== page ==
The poor bankers. Now Paul Volcker is giving them hell.
Volcker was the last central banker in America to have any real integrity. He saw what needed to be done and he did it. He hiked up rates and brought consumer price inflation under control. Thus began the bull market in bonds that continues to this day…29 years later.
Volcker saved the dollar…and saved the US economy from a worse bout of stagflation.
Circumstances are very different today. Now, our central bankers are trying to weaken the dollar. They see it as a way to escape debt and get out of a depression. This is, by the way, the depression caused by their own loose-money credit policies. Under the influence of artificially low interest rates, people borrowed too much. Then, they had to cut back…creating today’s depression.
Bernanke and company think they can hold off a correction forever – by increasing the amount of cash and credit available.
How does that work, again? People have too much debt…so you give them more, right? Investors and businessmen made too many mistakes…so you enable them to keep making them, right? The bankers lent too much money to too many people who couldn’t pay it back, so you insist that they offer more credit, right?
Everyone is mad at bankers. Not us, of course. We pet underdogs. We champion lost causes. We stand by diehards.
As far as we’re concerned, the bankers stole their money fair and square.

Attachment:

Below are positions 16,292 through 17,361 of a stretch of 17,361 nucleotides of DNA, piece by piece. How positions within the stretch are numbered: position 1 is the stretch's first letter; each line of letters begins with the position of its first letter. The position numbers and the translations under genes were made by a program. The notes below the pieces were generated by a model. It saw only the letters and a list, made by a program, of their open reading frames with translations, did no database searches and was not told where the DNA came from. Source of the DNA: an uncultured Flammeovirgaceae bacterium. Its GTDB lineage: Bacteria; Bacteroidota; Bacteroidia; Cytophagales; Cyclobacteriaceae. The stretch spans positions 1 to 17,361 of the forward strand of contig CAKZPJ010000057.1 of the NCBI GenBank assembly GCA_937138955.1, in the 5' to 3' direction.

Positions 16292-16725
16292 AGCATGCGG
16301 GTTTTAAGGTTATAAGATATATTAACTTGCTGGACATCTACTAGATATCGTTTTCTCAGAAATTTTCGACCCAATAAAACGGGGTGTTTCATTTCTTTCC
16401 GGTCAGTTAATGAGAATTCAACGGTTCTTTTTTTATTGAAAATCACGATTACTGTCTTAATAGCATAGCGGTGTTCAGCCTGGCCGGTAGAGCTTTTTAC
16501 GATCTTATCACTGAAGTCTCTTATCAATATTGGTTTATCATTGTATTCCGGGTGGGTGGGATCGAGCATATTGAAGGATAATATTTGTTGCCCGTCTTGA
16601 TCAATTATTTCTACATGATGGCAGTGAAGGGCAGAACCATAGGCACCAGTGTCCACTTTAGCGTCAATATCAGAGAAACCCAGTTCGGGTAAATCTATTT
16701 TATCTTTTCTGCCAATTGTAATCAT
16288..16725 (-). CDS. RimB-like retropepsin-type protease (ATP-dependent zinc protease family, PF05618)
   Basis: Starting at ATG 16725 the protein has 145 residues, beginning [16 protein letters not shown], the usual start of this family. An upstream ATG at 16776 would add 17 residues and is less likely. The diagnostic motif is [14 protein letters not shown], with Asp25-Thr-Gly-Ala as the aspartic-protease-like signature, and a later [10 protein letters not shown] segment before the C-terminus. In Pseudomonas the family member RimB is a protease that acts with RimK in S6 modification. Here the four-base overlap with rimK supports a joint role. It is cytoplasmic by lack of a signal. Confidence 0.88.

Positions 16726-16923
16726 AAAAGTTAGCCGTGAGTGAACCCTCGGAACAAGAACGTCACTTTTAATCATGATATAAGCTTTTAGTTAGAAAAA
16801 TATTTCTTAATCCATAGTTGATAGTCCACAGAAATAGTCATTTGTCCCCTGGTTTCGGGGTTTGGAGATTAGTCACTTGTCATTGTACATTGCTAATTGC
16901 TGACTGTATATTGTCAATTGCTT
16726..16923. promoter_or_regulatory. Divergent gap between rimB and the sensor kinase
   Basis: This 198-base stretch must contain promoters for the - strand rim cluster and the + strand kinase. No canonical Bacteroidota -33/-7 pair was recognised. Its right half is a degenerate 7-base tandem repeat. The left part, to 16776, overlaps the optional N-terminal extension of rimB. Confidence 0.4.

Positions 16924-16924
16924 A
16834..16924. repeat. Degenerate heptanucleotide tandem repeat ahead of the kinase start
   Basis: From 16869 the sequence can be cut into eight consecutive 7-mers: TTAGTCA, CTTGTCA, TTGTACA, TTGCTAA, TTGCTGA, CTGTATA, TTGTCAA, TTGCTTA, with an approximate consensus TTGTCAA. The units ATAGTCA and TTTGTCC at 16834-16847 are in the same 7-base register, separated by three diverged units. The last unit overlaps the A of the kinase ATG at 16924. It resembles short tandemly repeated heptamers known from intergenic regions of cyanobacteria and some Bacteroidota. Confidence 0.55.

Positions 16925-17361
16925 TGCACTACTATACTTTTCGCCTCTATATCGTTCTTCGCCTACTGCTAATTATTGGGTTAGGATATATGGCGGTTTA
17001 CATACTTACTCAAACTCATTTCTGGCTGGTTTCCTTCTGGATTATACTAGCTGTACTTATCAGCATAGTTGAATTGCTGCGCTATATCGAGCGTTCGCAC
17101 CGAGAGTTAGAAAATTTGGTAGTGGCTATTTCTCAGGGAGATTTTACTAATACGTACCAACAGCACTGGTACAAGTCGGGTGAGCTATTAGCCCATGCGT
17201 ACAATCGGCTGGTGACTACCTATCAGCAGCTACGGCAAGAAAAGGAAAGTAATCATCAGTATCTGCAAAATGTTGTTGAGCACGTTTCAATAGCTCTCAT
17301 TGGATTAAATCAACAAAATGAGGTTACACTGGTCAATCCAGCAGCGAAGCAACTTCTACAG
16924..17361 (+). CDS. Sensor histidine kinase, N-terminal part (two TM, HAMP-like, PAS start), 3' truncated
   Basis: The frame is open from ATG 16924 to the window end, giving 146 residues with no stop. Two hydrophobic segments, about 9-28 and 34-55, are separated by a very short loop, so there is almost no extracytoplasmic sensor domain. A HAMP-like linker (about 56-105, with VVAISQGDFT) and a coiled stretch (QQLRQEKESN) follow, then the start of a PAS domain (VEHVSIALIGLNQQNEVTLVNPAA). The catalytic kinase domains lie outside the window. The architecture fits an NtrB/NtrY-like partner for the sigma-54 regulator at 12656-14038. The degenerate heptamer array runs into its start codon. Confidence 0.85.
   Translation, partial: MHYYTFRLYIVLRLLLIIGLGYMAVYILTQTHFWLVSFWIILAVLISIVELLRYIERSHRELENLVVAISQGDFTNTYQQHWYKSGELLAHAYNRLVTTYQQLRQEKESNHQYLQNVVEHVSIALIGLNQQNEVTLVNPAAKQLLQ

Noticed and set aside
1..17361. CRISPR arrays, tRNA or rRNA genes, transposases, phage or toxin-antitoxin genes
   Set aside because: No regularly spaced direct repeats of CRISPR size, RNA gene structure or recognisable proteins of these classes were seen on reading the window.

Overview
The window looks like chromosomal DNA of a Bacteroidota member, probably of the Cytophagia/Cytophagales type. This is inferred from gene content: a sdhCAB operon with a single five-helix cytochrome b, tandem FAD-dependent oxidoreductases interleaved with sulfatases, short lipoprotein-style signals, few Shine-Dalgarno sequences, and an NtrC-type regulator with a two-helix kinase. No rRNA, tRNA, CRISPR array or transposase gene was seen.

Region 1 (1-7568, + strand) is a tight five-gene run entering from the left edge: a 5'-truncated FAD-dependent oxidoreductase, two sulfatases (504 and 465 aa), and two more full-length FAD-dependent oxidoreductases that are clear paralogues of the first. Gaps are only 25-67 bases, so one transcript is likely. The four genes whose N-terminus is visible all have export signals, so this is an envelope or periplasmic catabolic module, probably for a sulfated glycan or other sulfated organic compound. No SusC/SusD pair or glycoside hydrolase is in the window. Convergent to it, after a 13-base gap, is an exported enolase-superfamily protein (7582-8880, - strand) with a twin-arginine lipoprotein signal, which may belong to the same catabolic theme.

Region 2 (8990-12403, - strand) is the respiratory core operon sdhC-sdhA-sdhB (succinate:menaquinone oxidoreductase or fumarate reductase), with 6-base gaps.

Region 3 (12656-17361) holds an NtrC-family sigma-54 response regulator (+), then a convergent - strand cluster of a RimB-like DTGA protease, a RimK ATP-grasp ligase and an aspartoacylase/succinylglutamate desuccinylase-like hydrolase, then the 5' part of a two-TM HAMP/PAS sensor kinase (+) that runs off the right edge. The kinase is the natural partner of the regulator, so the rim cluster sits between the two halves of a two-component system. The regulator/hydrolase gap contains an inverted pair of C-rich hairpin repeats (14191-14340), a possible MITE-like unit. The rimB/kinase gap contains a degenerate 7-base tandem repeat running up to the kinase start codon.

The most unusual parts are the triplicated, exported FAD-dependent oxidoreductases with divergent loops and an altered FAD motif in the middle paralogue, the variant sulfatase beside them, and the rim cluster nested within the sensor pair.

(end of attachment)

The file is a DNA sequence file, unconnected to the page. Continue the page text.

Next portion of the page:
But the poor English bankers aren’t getting away with it. The sourpuss government of Gordon Brown just hit them with a 50% super-tax on their bonuses. Boo hoo.
And here’s Paul Volcker, as reported in the London Telegraph, telling them to wise up:
The former US Federal Reserve chairman told an audience that included some of the world’s most senior financiers that their industry’s “single most important” contribution in the last 25 years has been automatic telling machines, which he said had at least proved “useful”. Echoing FSA chairman Lord Turner’s comments that banks are “socially useless”, Mr. Volcker told delegates who had been discussing how to rebuild the financial system to “wake up”. He said credit default swaps and collateralized debt obligations had taken the economy “right to the brink of disaster” and added that the economy had grown at “greater rates of speed” during the 1960s without such products. When one stunned audience member suggested that Mr. Volcker did not really mean bond markets and securitizations had contributed “nothing at all”, he replied: “You can innovate as much as you like, but do it within a structure that doesn’t put the whole economy at risk.” He said he agreed with George Soros, the billionaire investor, who said investment banks must stick to serving clients and “proprietary trading should be pushed out of investment banks and to hedge funds where they belong.”
for Markets and Money